One of the problems here is that there definitely are various examples of organisations getting it wrong. And there’s always someone who knows someone whose cousin’s mate was looked over for a job that went to a person from a minoritised ethnic group. People latch on to these examples of “positive discrimination” (which isn’t actually a thing by the way) being a bad thing and think that it’s “political correctness gone mad”, when by and large, it’s really not that at all.

We particularly welcome applications from ethnic minorities” is a phrase that strikes fear into people’s hearts, but for no real reason, other than what they perceive is happening. And don’t get me wrong, it’s easy to understand why people think that way, given our overwhelmingly right-wing press that feeds these fears on a daily (mail) basis.

The ill-informed will also point to crime in predominantly black areas, pointing at things like absentee fathers, poor educational achievement, gangs. They’ll say that ‘black communities’ need to look inward and solve their own problems rather than blaming their struggles on white privilege (I say black communities, but I don’t really know what that actually means).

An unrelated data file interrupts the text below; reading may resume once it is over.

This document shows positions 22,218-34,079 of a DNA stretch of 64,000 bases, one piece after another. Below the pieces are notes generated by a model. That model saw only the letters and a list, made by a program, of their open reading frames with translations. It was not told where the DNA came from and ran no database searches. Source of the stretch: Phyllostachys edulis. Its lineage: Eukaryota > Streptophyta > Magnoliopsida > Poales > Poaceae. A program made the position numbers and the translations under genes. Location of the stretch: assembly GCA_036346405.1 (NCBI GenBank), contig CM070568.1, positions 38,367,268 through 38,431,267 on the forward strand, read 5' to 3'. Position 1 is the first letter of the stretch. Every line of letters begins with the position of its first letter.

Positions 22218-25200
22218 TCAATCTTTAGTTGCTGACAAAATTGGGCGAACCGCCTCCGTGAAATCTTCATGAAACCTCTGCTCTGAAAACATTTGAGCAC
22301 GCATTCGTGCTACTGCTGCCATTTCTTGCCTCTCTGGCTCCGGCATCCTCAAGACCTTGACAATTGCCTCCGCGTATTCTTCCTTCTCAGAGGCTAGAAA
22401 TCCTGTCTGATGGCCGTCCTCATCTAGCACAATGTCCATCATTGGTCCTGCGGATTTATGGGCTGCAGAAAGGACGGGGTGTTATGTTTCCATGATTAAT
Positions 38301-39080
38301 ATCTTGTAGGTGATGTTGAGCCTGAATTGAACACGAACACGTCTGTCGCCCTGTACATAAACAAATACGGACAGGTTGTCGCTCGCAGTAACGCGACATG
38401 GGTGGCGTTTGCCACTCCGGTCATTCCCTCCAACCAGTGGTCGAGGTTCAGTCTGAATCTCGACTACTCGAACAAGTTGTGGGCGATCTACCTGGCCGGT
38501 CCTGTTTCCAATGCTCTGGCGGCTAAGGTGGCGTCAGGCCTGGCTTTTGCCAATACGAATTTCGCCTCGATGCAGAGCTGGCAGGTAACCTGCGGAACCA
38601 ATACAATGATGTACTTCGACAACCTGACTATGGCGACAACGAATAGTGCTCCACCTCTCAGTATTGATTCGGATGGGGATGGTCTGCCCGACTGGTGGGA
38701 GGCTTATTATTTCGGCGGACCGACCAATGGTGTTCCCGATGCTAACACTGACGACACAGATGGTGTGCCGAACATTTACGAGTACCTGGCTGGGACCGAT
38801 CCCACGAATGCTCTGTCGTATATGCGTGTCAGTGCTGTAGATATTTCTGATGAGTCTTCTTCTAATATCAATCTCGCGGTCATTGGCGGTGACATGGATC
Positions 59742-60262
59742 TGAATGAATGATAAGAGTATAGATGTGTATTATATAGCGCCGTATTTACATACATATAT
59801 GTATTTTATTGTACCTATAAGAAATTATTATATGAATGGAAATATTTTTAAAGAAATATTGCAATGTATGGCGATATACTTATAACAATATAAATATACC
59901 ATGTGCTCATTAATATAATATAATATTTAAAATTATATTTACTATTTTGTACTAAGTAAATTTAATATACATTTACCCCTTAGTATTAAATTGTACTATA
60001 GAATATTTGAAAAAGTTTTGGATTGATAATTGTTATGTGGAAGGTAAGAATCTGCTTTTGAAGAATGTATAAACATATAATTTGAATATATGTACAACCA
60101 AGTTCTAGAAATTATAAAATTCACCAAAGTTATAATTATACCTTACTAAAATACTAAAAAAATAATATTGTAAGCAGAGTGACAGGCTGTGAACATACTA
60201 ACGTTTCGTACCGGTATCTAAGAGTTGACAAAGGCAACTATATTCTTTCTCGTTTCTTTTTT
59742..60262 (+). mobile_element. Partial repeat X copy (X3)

The idea that everyone should be able to pull themselves up by their bootstraps is fundamentally flawed. It depends entirely on the premise that everyone is given the same boots to begin with.

Again though, it is entirely possible think two things at once. We can be quite clever when we want to be. It’s possible to acknowledge that white privilege exists, but (at the same time) to believe that ‘black communities’ need to look at ‘their own’ (imagine how hard my eyes are rolling) issues and take steps to improve things.

Yes, there is absolutely an issue with young, black men involved in crime, gangs, and violence, in some areas. Leaving aside the need to explore the many, complex, overlapping, underlying reasons for that, the idea that everyone should be able to pull themselves up by their bootstraps is fundamentally flawed. It depends entirely on the premise that everyone is given the same boots to begin with.